• This is a free bus that runs to and from downtown Durham. There are a couple pick up points on campus, and you can see the whole route here http://www.bullcityconnector.org/map.html.

      • Take this bus to Durham Station, the Durham Performing Arts Center, a Durham Bulls game or some of the restaurants in downtown Durham (some favorites Toast, Dame’s Chicken and Waffles and Mellow Mushroom).

    • Go Durham (formerly Durham Area Transit Authority)

      • Go Durham has more extensive routes, but you’ll have to connect at Durham Station (take the BCC to Durham station). The routes are here: http://godurhamtransit.org/maps-and-schedules.

      • The one I use the most is Route 7, which goes to Southpoint Mall.

    • Duke students are eligible for a free GoPass, which will allow you to use the DATA bus for free. You can pick up a GoPass at one of the Parking and Transportation offices. Locations are listed here: http://parking.duke.edu/buses_vans/gopass/.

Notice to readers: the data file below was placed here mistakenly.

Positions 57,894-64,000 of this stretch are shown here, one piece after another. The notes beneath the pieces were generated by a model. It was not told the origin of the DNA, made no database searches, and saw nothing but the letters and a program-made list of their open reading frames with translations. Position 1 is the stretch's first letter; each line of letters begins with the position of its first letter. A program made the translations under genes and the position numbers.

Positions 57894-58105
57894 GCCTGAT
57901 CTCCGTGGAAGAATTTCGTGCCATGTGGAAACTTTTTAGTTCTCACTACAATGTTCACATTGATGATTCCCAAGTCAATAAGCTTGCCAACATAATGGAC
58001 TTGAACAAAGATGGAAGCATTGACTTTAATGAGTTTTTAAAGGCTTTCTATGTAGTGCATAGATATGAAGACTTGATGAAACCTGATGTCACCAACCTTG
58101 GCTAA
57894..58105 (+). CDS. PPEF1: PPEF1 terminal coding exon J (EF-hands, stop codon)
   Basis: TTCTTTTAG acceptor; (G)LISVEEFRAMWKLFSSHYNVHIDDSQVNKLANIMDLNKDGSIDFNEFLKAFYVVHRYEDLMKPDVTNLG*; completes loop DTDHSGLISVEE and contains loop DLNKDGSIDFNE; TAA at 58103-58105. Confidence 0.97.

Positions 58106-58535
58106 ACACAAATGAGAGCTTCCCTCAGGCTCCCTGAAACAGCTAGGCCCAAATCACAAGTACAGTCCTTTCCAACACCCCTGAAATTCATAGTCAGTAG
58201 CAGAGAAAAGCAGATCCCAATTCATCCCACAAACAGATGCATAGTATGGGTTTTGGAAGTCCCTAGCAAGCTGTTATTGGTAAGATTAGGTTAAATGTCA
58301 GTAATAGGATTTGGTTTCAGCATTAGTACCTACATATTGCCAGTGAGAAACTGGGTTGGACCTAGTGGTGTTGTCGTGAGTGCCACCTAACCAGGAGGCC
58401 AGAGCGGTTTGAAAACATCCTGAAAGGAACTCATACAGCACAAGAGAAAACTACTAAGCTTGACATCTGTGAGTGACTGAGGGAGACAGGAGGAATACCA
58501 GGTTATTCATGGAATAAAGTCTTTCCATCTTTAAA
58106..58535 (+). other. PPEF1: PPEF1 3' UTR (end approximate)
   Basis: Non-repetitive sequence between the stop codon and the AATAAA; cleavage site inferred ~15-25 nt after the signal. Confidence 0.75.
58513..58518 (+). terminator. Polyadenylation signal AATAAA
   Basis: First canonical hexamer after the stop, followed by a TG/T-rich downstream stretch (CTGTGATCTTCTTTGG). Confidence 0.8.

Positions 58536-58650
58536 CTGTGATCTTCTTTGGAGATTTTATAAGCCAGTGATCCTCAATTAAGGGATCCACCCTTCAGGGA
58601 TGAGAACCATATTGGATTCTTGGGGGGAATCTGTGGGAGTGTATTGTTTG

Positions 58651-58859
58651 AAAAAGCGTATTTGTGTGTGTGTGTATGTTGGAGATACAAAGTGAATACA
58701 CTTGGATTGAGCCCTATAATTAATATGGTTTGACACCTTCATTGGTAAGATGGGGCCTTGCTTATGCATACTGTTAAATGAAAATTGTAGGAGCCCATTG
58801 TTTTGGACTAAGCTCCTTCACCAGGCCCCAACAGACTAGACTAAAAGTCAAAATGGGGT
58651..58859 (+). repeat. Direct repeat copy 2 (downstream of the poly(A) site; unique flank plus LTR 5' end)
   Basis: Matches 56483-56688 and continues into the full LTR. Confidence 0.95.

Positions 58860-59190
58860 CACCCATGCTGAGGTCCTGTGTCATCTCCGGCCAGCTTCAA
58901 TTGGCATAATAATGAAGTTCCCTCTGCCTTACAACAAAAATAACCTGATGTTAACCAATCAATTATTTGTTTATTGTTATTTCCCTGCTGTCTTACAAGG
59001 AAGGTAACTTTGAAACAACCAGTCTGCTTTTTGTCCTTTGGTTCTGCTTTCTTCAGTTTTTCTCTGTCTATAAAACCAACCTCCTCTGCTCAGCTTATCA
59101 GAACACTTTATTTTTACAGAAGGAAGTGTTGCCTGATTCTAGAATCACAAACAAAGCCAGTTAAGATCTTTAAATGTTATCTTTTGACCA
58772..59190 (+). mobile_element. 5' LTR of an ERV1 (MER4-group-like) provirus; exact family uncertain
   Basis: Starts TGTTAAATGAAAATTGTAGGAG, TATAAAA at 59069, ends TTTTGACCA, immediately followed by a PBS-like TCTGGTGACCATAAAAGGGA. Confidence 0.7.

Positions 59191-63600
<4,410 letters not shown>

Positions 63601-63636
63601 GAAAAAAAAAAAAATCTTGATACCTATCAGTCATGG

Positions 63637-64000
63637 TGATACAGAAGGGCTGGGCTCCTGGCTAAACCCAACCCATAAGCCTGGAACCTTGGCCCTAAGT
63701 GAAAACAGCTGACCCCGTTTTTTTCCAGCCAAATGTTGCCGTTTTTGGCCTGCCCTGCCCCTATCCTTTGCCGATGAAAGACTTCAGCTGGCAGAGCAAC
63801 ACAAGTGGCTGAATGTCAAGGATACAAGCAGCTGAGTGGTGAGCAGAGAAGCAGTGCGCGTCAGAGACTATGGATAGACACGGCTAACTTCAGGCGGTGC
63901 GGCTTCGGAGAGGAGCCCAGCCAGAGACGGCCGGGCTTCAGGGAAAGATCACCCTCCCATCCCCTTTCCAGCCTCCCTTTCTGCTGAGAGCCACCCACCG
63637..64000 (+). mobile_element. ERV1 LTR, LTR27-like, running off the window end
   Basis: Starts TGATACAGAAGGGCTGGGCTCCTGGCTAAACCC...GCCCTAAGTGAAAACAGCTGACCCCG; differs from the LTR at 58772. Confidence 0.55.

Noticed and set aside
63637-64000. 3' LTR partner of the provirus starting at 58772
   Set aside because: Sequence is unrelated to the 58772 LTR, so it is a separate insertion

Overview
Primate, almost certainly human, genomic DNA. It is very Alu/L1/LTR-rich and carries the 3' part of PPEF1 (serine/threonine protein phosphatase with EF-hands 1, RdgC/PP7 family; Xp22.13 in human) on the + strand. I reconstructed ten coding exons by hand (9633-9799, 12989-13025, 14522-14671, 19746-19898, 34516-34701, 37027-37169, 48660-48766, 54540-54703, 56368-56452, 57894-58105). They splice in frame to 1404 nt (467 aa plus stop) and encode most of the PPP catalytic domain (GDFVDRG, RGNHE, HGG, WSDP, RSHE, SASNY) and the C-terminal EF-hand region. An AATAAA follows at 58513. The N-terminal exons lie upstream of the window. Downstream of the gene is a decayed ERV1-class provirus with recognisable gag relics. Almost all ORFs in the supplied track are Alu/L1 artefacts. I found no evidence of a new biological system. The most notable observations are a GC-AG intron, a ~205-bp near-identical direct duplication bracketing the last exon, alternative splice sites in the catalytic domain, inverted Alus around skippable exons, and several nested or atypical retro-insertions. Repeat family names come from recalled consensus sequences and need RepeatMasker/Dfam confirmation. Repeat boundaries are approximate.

• Amtrak

    • You can get to the Amtrak station using the BCC.

    • Address: 601 West Main Street, Suite 103, Durham NC 27701 

 

  • http://dukelist.duke.edu/

  • This is basically Duke’s version of craigslist. Look here for opportunities for student employment, researching in a lab and volunteering.

  • Also take a look at “Human Research Subjects Needed” section—you can make some money on the side by participating in research studies.

  • Also look for furniture/other items on sale. 

  • Duke’s Academic Resource Center offers free tutoring services. This is a great resource that I have personally taken advantage of for several of my classes and found extraordinarily useful. Tutors are other undergrads who have previously taken and done well in the course you seek help in.

  • There’s two types of tutoring:

    • Walk-in tutoring is like a help session. No appointment necessary—your professor should provide you information if this is available for your class. (It’s usually this is provided for large lecture classes.)